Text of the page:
This 2008 book by NYT columnist and San Jose State U professor Randall Stross is nicely complementary to Ken Auletta’s more recent book, reviewed elsewhere in this blog. The author concentrates on three things: (1) Google as technology powerhouse, (2) the competitive situation between Google, Microsoft and Yahoo, and (3) Google’s forays into books, news, maps, email, videos, and question-answering, not all of which have worked out well.
Page and Brin decided early on that search would be completely algorithmic - no editors, no taxonomies, no pollution from ads. This distinguished them from Yahoo, whose early attempts to organize the Web quickly ran out of steam. Having suffered from hardware deprivation at Stanford, they decided (like Scarlett O’Hara) that they would never be hungry again, and took the highly unusual step of building their own machines. It’s often overlooked that Google couldn’t possibly scale their data centers and give away cycles and storage to the degree that they do if they bought big ticket boxes from Sun and IBM.
Moving to the competitive situation, it’s pretty clear that Google didn’t have much to fear from either Yahoo or Microsoft in the first half of this decade. Yahoo made the mistake of adopting Google as their search engine, giving their rival more exposure and more data to play with. (Ironically, it was Yahoo’s cofounder, David Filo, who discouraged Page and Brin from licensing their technology to others initially and building their own Web site.) Microsoft lollygagged around, first ignoring search (stupid) and then paying people to use their search engine in 2006 (really stupid). Bing post-dates the book, of course.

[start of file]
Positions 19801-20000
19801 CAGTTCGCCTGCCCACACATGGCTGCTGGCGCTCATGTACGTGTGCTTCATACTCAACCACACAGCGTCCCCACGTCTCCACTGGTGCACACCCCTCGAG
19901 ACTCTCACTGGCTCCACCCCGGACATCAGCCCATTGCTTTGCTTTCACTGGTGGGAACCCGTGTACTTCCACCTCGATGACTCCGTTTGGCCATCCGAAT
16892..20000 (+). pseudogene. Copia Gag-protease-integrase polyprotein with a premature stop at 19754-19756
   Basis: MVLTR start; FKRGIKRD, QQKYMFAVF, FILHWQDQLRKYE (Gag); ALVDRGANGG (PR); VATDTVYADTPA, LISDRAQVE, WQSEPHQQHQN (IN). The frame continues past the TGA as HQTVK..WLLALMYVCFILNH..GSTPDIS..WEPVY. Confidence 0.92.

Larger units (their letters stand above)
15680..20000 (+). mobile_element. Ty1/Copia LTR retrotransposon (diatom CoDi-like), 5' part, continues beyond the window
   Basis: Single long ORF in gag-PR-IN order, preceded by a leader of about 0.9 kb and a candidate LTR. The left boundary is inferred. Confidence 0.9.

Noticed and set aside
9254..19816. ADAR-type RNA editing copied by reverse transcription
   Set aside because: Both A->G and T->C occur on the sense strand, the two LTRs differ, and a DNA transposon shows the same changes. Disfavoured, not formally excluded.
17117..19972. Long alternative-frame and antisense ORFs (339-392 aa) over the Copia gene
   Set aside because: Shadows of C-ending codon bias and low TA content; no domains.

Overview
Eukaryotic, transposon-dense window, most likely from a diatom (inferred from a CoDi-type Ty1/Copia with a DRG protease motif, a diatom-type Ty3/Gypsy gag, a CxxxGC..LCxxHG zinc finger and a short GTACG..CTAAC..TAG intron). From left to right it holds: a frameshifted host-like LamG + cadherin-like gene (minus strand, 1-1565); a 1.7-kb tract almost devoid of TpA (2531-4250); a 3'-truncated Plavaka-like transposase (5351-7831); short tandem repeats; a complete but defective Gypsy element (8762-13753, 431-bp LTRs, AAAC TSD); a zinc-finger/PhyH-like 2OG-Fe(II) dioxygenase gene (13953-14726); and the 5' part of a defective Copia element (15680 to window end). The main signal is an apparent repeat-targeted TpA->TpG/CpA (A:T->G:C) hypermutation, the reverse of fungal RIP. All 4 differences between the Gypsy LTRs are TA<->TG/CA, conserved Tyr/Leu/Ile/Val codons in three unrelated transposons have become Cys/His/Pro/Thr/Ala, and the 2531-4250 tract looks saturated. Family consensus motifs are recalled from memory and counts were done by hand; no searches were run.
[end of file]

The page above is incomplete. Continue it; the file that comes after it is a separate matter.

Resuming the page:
Finally, Stross does a good job of documenting Google’s somewhat mixed attempts to get beyond textual Web search and refute Steve Ballmer’s jibe about being a one-trick pony. Their book-scanning project is curious in many ways. It’s hardly a moneymaking opportunity for them, yet they were too impatient to try and get the publishers on board, thereby sparking lawsuits. Their video portal was an outright failure, leading to the expensive YouTube purchase and more legal woes. Google Answers was a loser and has been far outstripped by Yahoo Answers. Google News remains controversial to this day, vide Rupert Murdoch's recent approach to Microsoft.
Gmail and Google Maps, however, have done better, and Google Docs must be giving Microsoft pause. Google is a successful company by any standards, well ahead of their rivals on basic search, and Stross gives them their due. But he also notes their reluctance to embrace Web 2.0 and Web 3.0 concepts, e.g., social media and the Semantic Web. I'm not a great fan of the latter, but the relative failure of Orkut and the rise of Facebook must be giving Google pause. Whatever the future holds for Google, it won’t be dull, and we’ll all have a ringside seat.